Second Time Around - Kathleen Tagg
The introduction is influenced by Amadinda and Akadinda music. This leads into the contrapuntal body.

Tonk- Duke Ellington & Billy Strayhorn
A rarely performed piano duo piece, “Tonk”, also known as “Pianistically Allied,” was written as a showcase for Ellington & Strayhorn and gets its name from one of Ellington’s favorite card games.

Berimbau- Kathleen Tagg
A piece that drew initial inspiration from the sounds of the overtone series and bow music, that then give into a driving motion and groove in seven.

Time Watchers - A. Petersen
A tone poem based on the Biblical Book of Daniel [Chapter 4].

Kathleen Tagg and Andre Petersen met in 1996 as students at the University of Cape Town, and this recording marks the twenty year anniversary of their meeting. In the intervening years, Kathleen moved to New York City, and Andre studied further in Belgium.
Along the way, each of them worked with a wide array of musicians in multiple genres who influenced their paths and thinking. For this recording, every one of those influences comes into play- classical training and structure, jazz improvisation, polyrhythmic influences, extended techniques, goema and the sound of selected sub-Saharan African instruments.

Each pianist is also a composer, and this recording uses as its cornerstones Kathleen and Andre’s original compositions. They are placed alongside music by some of the giants of South African jazz. This is a project that is Pan-African in vision, but chamber music in scale. The pianos are used in traditional and non-traditional ways to achieve a wealth of sounds from the inside the piano by using organic extended techniques such as plucking, stopping the strings and bowed piano.

Kathleen: This project with my great friend and wonderful musician Andre Petersen is something that has been very exciting and special for me: combining all of our strengths and passions and coming out with something that, while very much rooted in Southern Africa, really sounds like us.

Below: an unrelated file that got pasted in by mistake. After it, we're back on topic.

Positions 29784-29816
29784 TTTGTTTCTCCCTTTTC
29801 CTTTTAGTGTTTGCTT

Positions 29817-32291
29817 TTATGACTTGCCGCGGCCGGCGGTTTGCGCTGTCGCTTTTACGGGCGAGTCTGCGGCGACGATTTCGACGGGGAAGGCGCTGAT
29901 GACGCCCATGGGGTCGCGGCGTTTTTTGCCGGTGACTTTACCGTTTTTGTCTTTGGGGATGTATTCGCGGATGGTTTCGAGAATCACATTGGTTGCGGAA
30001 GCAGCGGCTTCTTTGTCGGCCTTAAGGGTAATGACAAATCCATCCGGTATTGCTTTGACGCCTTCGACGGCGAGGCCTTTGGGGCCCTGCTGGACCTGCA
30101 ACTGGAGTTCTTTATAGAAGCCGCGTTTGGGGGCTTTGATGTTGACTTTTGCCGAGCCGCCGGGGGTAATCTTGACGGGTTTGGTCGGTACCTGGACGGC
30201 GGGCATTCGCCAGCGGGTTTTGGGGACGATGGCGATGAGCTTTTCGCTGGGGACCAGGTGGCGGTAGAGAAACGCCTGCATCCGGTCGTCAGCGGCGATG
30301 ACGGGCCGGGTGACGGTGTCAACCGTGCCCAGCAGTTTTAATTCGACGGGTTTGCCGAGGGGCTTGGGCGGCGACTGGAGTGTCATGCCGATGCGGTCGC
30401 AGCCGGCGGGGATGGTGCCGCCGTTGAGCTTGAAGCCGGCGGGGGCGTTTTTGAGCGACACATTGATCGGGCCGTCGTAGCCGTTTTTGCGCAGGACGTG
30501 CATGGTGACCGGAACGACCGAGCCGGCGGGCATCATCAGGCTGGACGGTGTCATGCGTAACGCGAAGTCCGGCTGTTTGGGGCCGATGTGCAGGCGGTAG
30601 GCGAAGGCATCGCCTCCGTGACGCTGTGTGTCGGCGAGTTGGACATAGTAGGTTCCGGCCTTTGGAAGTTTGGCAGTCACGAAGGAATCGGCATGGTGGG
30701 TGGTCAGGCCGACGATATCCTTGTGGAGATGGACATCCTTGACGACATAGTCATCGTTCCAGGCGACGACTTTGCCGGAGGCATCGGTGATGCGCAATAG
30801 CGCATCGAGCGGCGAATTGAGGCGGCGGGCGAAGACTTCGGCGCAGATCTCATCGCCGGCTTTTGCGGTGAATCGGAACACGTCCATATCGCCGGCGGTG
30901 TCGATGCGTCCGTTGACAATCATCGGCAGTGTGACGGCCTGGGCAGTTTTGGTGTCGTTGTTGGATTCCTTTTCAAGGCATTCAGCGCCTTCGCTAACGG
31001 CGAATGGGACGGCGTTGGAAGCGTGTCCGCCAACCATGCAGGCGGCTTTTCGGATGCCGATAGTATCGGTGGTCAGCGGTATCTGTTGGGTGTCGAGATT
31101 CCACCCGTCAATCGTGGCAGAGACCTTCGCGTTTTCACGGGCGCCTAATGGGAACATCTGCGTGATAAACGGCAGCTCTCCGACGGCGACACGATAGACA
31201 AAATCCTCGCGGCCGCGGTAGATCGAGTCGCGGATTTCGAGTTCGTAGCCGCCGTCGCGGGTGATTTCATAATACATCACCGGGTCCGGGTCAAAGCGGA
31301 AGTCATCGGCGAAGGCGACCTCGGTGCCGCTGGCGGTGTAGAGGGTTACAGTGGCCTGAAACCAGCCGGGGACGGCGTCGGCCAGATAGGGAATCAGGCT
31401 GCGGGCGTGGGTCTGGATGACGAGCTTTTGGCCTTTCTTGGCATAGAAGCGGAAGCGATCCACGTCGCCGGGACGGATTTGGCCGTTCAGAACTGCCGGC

In my music I particularly look at expanding the sonic world I use when performing on the piano, using extended techniques to make the piano sound like anything from a bass guitar to drums, marimba or uhadi. It was really fun as well as challenging to bring this into a 2-piano setting, finding a way for each of our individual and very different voices to live together and create something more than the sum of its parts through finding out about each other’s strengths and passions. For me the most important thing is that the end result always sounds organic, and that it plays to each person’s strengths, creating something that magnifies what each of us has to offer.

Andre: I am very honoured to have collaborated with Kathleen Tagg on this special project. She is not only a consummate artist, composer and exceptional pianist, but a wonderful human being as well. Cross- over projects can be very tricky (let alone with two pianos!), because in an attempt to relate to each other they have the tendency, for the most part, to sacrifice the integrity of the various disciplines involved. It has been quite an adventure creating a sonic world where our vast musical experiences could comfortably co-exist in an organic way.

I have always imagined that the culturally rich compositions of South African Jazz masters like Abdullah Ibrahim, Bheki Mseleku and others could lend themselves to intimate “chamber music” settings and interpretations, without compromising on the intelligence, nuances and artistry of jazz improvisation and the Pan African narrative. This duo project seemed like the perfect opportunity to do so. In our sonic playroom we have the freedom to transition from Classical to Jazz, to Ghoema to African Music and beyond!